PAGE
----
I had a wreck with a man that did not have a license and was not on the auto insurance.
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I had an accident the other day pulling out of a shopping center. I was turning left and like I’ve always done (and you’re suppose to do), looked left, looked right, looked back left before I pulled out. The coast was clear both ways BUT on my right I did see a person coming but he was in the straight lane, not the center turning lane (the lane I was going to get in to turn on the road ahead). He switched lanes as I was pulling out and turned in front of me causing me to hit him because I never saw him get in that lane or turn. We pulled over and waited for the cop to arrive. He didn’t tell me, but he did not have a license and was not on the auto insurance. It was his wife’s car and all in her name. What I’ve always heard was that whether your at fault or not, it automatically gets put on the other person if they do not have a license to drive. I have full coverage insurance through USAA. Also, I didn’t receive the information of the cars insurance or owner information. Will this be in the police report?”
Asked May 22, 2017
Police reports for an auto accident include car insurance details and owner information on both parties.
Basic details on a police report include:
- Date and Time of the Accident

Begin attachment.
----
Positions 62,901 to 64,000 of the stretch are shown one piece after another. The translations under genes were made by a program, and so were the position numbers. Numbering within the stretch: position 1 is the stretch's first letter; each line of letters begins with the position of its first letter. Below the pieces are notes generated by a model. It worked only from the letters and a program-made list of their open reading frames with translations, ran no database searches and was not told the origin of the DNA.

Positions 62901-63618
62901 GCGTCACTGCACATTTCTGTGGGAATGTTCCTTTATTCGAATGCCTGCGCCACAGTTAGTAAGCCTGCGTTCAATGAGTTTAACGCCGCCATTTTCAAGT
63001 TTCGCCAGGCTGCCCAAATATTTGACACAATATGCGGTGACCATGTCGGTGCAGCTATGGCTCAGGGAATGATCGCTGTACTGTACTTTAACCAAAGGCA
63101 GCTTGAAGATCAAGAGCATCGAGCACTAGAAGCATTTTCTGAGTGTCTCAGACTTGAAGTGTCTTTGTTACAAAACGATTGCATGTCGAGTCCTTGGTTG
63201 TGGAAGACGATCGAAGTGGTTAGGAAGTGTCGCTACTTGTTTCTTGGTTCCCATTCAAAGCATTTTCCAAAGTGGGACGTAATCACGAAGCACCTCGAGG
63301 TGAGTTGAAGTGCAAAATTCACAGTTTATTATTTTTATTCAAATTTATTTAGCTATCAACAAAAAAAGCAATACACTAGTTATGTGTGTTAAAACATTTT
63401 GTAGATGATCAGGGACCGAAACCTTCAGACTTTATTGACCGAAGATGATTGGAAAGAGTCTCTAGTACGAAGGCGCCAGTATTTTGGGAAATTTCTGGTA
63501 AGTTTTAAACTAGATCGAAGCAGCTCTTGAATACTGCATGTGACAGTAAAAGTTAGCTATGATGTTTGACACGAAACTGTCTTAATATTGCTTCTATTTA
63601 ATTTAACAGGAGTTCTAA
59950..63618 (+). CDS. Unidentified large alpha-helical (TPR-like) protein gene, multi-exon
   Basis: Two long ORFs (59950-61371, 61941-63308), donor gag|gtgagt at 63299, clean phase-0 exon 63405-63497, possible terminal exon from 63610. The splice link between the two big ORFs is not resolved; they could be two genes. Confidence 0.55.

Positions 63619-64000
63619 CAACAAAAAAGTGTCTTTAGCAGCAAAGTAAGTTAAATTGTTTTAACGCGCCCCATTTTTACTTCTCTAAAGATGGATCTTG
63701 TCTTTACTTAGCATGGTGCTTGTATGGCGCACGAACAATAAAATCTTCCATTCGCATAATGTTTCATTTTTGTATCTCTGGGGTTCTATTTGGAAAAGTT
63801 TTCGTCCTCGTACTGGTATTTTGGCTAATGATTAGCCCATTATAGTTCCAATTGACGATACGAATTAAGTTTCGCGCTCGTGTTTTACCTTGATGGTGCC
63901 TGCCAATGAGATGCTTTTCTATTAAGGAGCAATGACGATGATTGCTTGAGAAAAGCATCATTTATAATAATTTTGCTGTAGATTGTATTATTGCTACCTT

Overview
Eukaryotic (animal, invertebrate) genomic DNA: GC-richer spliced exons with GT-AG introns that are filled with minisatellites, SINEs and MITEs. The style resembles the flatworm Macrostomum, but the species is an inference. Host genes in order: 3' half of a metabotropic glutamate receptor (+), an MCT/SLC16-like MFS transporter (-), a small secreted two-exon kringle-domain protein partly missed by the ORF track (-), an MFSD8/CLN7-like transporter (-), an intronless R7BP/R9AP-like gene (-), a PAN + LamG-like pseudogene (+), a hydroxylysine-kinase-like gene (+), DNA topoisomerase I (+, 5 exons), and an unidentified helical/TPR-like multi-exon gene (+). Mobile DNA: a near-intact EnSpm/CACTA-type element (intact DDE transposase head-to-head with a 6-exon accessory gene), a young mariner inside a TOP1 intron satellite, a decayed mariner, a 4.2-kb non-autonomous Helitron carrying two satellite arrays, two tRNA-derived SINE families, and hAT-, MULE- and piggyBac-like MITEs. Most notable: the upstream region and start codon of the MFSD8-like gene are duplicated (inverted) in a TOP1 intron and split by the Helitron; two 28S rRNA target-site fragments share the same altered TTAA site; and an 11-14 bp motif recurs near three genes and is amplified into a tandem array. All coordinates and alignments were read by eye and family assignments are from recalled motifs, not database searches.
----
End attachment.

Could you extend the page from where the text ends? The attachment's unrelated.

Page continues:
- Location including County and Road
- Vehicle and Physical Damage Details
- Names of Drivers
- Name of Owner, Address, Phone Number and Date of Birth
- Car Insurance Name and Policy Number
Most police reports are pretty simple to retrieve. You can request one for a nominal fee at the county police department where the accident was located. According to DMV.org, a person could be liable if they allow "an unlicensed driver to take their vehicle on the road." The report does not claim who is at fault. However, the person at fault will be given a ticket at the accident on most occasions. An accident lawyer who is experienced can help fight your case. On the other hand, you are free to handle the case on your own.
It is important to have your own insurance with the proper liability, just in case of an accident. That way you would be covered, regardless if the other party has insurance or not. It is recommended to contact your insurance company about the accident.
What you've heard about unlicensed driver's automatically being declared at fault is untrue. As stated by Alabama driving code 32-6-1, a license is required and driving without the possession of a valid driver’s license will result in fines or penalties. Even though driving without possession of a drivers license is a punishable offense, it is classified as a separate and different offense from being involved or persecuted as the possible "at fault" causation in a traffic accident.
Answered May 23, 2017 by JDouglas